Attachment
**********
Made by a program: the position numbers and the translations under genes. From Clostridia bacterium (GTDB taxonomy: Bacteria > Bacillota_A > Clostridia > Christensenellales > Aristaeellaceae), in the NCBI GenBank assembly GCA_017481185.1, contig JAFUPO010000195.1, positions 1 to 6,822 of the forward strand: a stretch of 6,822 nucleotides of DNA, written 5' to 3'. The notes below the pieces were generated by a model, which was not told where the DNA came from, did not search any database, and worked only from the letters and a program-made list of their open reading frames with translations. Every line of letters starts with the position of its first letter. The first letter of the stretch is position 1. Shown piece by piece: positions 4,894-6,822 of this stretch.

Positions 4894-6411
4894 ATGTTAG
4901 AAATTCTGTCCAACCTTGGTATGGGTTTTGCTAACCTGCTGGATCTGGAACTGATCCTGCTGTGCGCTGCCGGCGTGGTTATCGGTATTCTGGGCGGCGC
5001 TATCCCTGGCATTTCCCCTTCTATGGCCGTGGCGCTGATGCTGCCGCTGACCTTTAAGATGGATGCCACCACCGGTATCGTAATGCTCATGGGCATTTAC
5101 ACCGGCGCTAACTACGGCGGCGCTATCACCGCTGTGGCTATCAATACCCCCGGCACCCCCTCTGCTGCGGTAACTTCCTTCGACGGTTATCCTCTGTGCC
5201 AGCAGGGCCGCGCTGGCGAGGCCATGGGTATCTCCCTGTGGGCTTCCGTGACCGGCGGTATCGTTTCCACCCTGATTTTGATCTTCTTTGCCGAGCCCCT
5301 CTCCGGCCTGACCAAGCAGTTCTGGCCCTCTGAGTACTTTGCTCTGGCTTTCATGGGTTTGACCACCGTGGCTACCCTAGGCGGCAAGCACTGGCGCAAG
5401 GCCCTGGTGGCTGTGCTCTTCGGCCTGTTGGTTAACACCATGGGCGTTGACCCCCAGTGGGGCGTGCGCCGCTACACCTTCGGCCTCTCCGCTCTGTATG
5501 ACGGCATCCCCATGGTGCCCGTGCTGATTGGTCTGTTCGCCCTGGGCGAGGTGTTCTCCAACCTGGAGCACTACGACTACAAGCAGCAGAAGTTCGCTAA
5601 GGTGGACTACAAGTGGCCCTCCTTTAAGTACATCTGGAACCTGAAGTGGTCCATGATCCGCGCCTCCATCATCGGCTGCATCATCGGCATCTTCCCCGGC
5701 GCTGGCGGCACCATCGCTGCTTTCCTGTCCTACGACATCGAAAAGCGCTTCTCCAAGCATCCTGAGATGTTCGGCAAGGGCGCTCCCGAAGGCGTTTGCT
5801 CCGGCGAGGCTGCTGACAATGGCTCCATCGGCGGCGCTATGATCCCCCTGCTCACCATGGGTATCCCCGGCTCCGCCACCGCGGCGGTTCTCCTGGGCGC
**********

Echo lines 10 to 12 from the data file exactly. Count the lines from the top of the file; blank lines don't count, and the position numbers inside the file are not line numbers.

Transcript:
5501 ACGGCATCCCCATGGTGCCCGTGCTGATTGGTCTGTTCGCCCTGGGCGAGGTGTTCTCCAACCTGGAGCACTACGACTACAAGCAGCAGAAGTTCGCTAA
5601 GGTGGACTACAAGTGGCCCTCCTTTAAGTACATCTGGAACCTGAAGTGGTCCATGATCCGCGCCTCCATCATCGGCTGCATCATCGGCATCTTCCCCGGC
5701 GCTGGCGGCACCATCGCTGCTTTCCTGTCCTACGACATCGAAAAGCGCTTCTCCAAGCATCCTGAGATGTTCGGCAAGGGCGCTCCCGAAGGCGTTTGCT